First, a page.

Why does this always happen to me? Relationship Counselling
Written by listed counsellor/psychotherapist: Karin Sieger, Psychotherapist, BA, MA, Reg. MBACP (Accred)
30th May, 20130 Comments
“Why do I always attract the wrong person?” This question is often asked by people who seek counselling support for relationship difficulties, as patterns seem to be repeated time and time again. The question can also work the other way around: “Why am I attracted to the wrong sort of person?”
In both cases, the person asking the question is aware that things are not the way that they would like them to be. Often this may be a hunch uttered in moments of despair; nevertheless, it implies a certain level of dissatisfaction and readiness to contemplate change, which is important for counselling or psychotherapy to work and help make a positive difference.
In relationships we all often replay patterns we observed and experienced during our formative years (be they of an intimate, casual or work nature), at home or with other significant people in our lives. We all have our own examples. Here is one of the many possible scenarios to highlight the point;
If you were told from an early age that speaking your mind and showing disagreement is the same as being ‘argumentative', 'aggressive' or 'selfish’, and you consequently adopted a more passive stance in order to ‘preserve the peace’ (or keep yourself safe), then you may continue this approach at different times in your life. It may have become an integral part of your default relational pattern. In doing so, you may get used to your views not being asked for or considered, and you may even deny your views or needs to others and yourself since the realisation of effectively being left out or overlooked can be painful and isolating. In some people this can lead to a (frequently unconscious) build up of frustration and passive or active anger, and eat away - understandably so - at one’s self-esteem and self-worth.
In this scenario you may be drawn to ‘the wrong’ people, whose own relationship style fits in with this familiar pattern; for example, people who are less inclined to listen to others or do not encourage a level playing field in a relationship of mutual worth, where respect has to be earned. Why? Because over the years you may have lost self confidence and started to believe that another type of individual could not possibly be interested in you. Indeed, people who are less domineering in their relationship style may be seen as threatening or unobtainable.
I should stress that a lot of this can often unfold unconsciously when we seek out relationships, and I am generalising to some extent to help make a point. However, clearly we may opt more often for the familiar than the unknown. This can also be likened to the ‘better the devil you know’ approach where we know the rules, the dos and don’ts, and for that we may sacrifice some personal freedom. But, as you can imagine, this does not necessarily make for a fulfilling and satisfying relationship. Indeed, it can take a lot of emotional energy to sustain such one-sidedness, which in the extreme can lead to domestic violence (experienced by both women and men in bi-, heterosexual or same sex relationships), with emotional, physical, financial or other abuse.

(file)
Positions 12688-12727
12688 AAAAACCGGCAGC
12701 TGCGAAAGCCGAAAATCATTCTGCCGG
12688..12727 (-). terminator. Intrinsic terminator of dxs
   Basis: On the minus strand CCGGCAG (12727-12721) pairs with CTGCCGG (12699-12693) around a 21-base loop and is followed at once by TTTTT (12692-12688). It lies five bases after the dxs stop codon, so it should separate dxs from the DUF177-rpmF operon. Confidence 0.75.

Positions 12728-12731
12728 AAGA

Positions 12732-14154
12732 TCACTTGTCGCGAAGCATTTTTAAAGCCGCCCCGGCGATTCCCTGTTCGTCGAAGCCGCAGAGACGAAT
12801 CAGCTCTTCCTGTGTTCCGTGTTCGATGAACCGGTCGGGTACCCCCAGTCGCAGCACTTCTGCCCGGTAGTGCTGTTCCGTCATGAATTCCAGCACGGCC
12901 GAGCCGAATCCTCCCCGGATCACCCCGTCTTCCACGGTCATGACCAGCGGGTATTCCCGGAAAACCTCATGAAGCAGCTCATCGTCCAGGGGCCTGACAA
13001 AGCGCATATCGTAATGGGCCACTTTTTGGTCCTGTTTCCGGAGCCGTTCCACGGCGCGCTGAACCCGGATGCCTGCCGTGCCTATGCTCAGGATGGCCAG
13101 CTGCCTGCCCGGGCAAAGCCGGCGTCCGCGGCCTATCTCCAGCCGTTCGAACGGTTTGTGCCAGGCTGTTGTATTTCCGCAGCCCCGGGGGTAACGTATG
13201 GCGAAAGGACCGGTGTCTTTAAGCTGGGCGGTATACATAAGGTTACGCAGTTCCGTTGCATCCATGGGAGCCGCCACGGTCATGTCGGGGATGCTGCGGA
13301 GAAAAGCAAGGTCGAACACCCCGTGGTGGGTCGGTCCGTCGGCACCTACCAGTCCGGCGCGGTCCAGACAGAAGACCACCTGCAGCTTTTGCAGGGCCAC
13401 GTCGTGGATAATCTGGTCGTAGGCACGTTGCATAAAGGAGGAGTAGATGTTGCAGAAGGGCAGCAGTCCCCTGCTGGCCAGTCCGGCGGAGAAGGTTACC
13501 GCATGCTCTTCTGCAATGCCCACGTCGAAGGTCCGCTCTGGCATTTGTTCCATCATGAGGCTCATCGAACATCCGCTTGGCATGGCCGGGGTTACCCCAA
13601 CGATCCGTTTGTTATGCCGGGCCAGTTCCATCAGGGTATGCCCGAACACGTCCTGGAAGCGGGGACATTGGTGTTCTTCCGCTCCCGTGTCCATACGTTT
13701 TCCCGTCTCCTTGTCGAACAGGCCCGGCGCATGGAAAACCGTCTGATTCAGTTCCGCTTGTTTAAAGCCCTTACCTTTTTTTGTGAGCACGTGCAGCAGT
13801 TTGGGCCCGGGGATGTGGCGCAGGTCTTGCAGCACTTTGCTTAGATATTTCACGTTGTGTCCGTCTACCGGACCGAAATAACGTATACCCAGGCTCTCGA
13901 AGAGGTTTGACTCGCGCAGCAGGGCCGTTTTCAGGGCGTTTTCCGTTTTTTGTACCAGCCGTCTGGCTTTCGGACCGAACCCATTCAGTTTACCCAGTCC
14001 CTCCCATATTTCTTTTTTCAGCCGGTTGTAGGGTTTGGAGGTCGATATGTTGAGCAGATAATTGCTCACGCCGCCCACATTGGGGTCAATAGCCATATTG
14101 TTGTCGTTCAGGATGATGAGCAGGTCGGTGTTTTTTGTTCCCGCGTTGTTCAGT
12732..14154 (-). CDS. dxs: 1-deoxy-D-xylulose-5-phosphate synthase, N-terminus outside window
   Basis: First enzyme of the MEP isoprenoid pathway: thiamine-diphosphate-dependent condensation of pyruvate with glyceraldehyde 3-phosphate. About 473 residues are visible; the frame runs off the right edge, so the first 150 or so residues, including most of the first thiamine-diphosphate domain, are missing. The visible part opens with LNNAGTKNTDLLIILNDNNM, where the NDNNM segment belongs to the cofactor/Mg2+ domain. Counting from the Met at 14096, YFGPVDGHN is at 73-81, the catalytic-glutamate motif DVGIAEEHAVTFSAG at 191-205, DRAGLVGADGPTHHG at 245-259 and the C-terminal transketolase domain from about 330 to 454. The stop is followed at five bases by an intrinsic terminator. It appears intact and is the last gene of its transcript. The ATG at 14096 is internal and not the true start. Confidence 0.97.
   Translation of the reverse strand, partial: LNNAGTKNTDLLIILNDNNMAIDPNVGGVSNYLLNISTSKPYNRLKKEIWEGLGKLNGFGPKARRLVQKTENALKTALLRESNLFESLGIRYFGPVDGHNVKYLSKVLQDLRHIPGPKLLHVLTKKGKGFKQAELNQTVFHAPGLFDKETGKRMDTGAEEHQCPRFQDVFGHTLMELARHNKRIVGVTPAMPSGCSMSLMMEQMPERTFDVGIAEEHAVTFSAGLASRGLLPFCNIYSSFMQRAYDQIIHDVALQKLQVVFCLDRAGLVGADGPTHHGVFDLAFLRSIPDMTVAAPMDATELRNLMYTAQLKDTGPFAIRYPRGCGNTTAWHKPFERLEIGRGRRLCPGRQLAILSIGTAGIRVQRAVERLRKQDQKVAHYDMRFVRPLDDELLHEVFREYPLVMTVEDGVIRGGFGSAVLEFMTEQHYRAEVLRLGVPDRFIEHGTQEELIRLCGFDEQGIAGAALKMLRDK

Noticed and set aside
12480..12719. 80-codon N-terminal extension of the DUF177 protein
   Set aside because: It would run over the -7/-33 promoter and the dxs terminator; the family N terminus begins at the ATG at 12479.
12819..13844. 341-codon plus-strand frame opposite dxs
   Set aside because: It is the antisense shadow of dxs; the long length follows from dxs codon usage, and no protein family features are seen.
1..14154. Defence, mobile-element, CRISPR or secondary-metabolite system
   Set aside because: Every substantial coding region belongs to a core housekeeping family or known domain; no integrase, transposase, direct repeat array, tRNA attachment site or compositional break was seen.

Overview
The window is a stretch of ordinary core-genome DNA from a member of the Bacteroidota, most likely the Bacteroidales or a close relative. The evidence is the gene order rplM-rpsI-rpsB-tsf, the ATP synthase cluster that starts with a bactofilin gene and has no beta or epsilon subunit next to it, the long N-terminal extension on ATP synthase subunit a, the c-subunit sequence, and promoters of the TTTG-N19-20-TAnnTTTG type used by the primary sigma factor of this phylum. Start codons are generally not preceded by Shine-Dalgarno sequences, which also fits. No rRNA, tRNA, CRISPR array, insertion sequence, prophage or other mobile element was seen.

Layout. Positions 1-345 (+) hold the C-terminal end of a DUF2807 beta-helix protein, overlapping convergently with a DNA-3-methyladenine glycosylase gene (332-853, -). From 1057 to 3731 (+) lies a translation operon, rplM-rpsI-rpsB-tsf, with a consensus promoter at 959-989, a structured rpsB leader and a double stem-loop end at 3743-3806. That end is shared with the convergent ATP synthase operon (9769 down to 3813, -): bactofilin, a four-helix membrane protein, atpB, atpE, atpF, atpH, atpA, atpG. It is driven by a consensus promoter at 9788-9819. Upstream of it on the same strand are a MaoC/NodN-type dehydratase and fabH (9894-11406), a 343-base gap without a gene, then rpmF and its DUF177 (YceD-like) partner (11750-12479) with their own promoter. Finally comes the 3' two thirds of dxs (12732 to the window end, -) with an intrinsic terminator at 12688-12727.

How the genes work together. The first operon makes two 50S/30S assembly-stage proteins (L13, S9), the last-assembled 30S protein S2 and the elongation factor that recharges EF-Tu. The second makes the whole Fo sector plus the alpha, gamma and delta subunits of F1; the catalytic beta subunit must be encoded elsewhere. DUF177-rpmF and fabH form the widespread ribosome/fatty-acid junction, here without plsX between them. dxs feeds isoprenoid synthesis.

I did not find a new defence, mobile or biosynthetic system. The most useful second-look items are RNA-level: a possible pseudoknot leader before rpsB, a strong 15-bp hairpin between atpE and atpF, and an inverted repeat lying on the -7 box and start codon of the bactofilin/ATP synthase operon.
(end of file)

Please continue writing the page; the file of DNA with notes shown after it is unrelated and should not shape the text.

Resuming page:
Therefore, the person asking themselves ‘why’ is asking a very fundamental question, which counselling or psychotherapy can help explore further. In a safe and non-judgmental environment, which has clear professional boundaries, clients can often for the first time allow themselves to travel back in time to start understanding the patterns of their own relational histories, and how this may have shaped their past and present lives. Clients may comment that these insights help them to start looking at themselves with some degree of compassion instead of inwardly-turned contempt and anger. Based on these insights clients may develop a greater sense of what they need and want from a friendship or relationship - that they deserve better.
Not everyone goes ahead to make significant changes in their lives or relationships straight away. This can be a gradual process, depending on whether the person is ready for change and how by much. The counselling process (also called therapeutic relationship) is there to encourage clients to make their own informed choices, without the therapist having an agenda. Skilled listening and probing, continuity, dependability and predictability of a regular session setting can be very effective in assisting clients to develop insights into their own lives and make the choices that they themselves are ultimately responsible for.
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